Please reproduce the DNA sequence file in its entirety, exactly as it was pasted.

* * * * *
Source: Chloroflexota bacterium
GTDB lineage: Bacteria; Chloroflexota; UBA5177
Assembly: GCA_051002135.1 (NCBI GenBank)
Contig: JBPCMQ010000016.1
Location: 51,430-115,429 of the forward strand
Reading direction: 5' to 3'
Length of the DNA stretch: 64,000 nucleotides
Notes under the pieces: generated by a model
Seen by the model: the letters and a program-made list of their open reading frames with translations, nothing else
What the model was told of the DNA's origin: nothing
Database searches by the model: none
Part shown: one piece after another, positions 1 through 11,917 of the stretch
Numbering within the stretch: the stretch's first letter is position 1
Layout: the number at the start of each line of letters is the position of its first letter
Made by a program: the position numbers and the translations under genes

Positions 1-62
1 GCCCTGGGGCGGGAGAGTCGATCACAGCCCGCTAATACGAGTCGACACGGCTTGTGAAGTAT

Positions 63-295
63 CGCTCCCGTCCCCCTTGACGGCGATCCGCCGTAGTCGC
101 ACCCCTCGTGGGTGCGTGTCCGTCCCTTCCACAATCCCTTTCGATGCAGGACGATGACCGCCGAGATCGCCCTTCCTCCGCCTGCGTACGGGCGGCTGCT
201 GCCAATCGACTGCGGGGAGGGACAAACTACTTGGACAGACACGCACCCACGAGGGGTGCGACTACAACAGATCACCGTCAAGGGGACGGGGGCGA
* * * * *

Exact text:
Source: Chloroflexota bacterium
GTDB lineage: Bacteria; Chloroflexota; UBA5177
Assembly: GCA_051002135.1 (NCBI GenBank)
Contig: JBPCMQ010000016.1
Location: 51,430-115,429 of the forward strand
Reading direction: 5' to 3'
Length of the DNA stretch: 64,000 nucleotides
Notes under the pieces: generated by a model
Seen by the model: the letters and a program-made list of their open reading frames with translations, nothing else
What the model was told of the DNA's origin: nothing
Database searches by the model: none
Part shown: one piece after another, positions 1 through 11,917 of the stretch
Numbering within the stretch: the stretch's first letter is position 1
Layout: the number at the start of each line of letters is the position of its first letter
Made by a program: the position numbers and the translations under genes

Positions 1-62
1 GCCCTGGGGCGGGAGAGTCGATCACAGCCCGCTAATACGAGTCGACACGGCTTGTGAAGTAT

Positions 63-295
63 CGCTCCCGTCCCCCTTGACGGCGATCCGCCGTAGTCGC
101 ACCCCTCGTGGGTGCGTGTCCGTCCCTTCCACAATCCCTTTCGATGCAGGACGATGACCGCCGAGATCGCCCTTCCTCCGCCTGCGTACGGGCGGCTGCT
201 GCCAATCGACTGCGGGGAGGGACAAACTACTTGGACAGACACGCACCCACGAGGGGTGCGACTACAACAGATCACCGTCAAGGGGACGGGGGCGA